If you are a visitor to the UK and need or want to use the services at Kingston Hospital, it is important that you know whether or not you are eligible for free treatment.
Overseas visitors may be liable to pay for services they receive, so you should check first to see if you will receive a bill.
How we apply the regulations
Kingston Hospital NHS Foundation Trust has a legal obligation to establish whether or not you are an overseas visitor who should pay for healthcare.
This duty falls under the Hospital Charging Regulations. We apply these consistently, using a robust and common-sense approach.
Hospital treatment is free to people classed as UK residents. This is defined as when a person is “living lawfully in the United Kingdom voluntarily and for settled purposes, as part of the regular order of their life”.
Anybody who can demonstrate they lawfully reside in the UK is unlikely to incur charges for treatment.
You may be asked to prove that you qualify – and determining residency is not always simply a matter of paying UK taxes and National Insurance, being registered with a GP or owning property in the UK.
Please note that urgent services will be provided to any patient – even if you have not paid a deposit. This covers life-saving treatment, or actions that stop a condition from becoming immediately life-threatening.
However, non-urgent or elective services will not be provided unless the estimated full charge is received in advance.
Services exempt from charges
- Accident and Emergency (A&E) services. However, this does not include any follow-up services as an inpatient or outpatient.
- Some primary care services provided at walk-in centres.
- Family planning (does not include termination of pregnancy)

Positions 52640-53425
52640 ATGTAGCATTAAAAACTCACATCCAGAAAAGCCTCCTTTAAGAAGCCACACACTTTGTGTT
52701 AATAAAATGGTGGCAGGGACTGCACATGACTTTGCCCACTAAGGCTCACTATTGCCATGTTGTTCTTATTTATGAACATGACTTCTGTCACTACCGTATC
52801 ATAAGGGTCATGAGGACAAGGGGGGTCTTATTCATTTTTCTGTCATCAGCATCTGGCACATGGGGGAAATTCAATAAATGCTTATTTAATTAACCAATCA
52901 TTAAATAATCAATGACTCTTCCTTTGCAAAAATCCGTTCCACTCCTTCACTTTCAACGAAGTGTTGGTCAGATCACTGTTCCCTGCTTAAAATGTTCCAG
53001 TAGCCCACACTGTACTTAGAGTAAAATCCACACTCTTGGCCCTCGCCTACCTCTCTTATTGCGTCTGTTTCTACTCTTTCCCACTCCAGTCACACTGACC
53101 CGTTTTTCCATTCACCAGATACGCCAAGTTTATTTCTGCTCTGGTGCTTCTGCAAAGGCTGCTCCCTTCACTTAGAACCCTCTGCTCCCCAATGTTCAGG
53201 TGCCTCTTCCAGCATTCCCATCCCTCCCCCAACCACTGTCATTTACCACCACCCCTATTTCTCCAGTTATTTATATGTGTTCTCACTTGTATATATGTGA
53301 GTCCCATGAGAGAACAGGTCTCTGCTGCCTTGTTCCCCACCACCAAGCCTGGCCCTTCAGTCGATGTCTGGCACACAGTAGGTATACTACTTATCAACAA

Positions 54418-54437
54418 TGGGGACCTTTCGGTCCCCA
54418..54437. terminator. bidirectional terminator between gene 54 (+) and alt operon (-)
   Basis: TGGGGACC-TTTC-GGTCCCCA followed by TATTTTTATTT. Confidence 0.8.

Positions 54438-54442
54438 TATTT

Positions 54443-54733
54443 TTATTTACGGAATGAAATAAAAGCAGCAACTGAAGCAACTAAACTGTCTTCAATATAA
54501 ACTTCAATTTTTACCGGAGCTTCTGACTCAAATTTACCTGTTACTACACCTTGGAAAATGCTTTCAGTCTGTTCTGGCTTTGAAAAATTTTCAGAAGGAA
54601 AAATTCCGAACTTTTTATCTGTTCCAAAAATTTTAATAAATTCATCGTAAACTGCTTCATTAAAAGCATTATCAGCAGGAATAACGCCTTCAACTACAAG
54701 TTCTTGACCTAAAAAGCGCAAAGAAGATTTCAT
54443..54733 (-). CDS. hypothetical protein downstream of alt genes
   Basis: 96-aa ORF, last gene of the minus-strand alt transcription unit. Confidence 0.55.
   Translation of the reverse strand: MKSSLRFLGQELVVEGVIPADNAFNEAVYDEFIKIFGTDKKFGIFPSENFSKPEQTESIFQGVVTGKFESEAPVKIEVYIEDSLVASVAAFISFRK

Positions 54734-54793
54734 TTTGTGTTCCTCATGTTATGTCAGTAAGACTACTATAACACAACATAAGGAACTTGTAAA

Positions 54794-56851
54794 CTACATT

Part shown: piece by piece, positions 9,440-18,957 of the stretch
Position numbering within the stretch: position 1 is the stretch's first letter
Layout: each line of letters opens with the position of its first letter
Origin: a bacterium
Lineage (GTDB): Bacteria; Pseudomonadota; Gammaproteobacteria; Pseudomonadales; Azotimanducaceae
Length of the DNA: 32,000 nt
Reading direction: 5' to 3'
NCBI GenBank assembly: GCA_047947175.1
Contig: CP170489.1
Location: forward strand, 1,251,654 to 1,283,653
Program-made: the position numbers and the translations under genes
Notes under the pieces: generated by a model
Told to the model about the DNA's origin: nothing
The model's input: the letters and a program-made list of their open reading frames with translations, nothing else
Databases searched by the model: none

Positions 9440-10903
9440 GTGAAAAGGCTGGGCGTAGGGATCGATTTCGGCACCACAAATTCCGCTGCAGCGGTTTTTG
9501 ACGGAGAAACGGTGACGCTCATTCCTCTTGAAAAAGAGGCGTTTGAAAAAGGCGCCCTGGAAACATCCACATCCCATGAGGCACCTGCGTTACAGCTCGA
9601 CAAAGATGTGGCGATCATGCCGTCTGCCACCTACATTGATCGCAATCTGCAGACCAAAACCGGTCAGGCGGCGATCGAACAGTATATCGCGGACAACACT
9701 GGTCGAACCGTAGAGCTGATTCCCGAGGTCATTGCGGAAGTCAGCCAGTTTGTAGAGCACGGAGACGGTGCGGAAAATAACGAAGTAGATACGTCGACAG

- Diagnosis and treatment of specified infectious diseases and sexually transmitted infections.
- Treatment for a physical or mental condition caused by:
- Female genital mutilation
- Domestic violence
- Sexual violence
Urgent treatment for overseas visitors
This covers services that our clinicians do not consider immediately necessary, but which cannot wait until you return home.
We will try to secure payment before treatment but if that is unsuccessful the treatment will not be delayed. However, you will be required to settle your bill during or after the treatment.
Non-urgent treatment for overseas visitors
This means routine elective services that could wait until you return home. Such services will not be provided unless you pay the full estimated cost in advance.
Our decision as to whether treatment is urgent or non-urgent can depend on when you can reasonably be expected to return home. That decision may be reassessed if your return home is postponed for valid reasons, or your medical condition changes unexpectedly.
Visitors from the EEA and Switzerland
If you are not insured in your country for free healthcare services when visiting the UK, you will be charged at 150% of the standard NHS rates.
Visitors from the rest of the world
We recommend you are covered through personal medical insurance for the duration of your visit.
If you use our services you will be charged 150% of the standard NHS rate, unless you or the treatment fall into an exemption category.
Immigration Health Surcharge
If you are in the UK for more than six months, you may need to pay this as part of your visa application.
If you are from outside the EEA and have paid the immigration health surcharge, your treatment will not be exempt from charging until the Home Office confirms your application has been granted.
Those from the EEA should bring a copy of their EHIC, a passport and evidence of study.
Reciprocal Healthcare Agreements
The UK has these with some non-EEA countries. However, there are variations in the level of free healthcare provided. Please check with the Overseas Visitors Team and do not assume all your services will be covered.
If the Trust is satisfied you are an overseas visitor, we must charge you for the relevant services provided.
If you refuse to pay or say you cannot pay, a payment plan may be negotiated at our discretion.
Overseas visitors with travel insurance will be required to pay for their treatment and claim from their insurer when they get home.
The chargeable visitor should note that outstanding debts must be reported to the Home Office.
After December 2020/Brexit, unless the UK has made an individual agreement with EEA countries for reciprocal arrangemnet, EU visitors will be chargeable.
You can find out more at http://www.nhs.uk/NHSEngland/AboutNHSservices/uk-visitors/Pages/accessing-nhs-services.aspx
If you have any questions, please contact our Overseas Visitors Team at firstname.lastname@example.org or 0208 973 5245/5319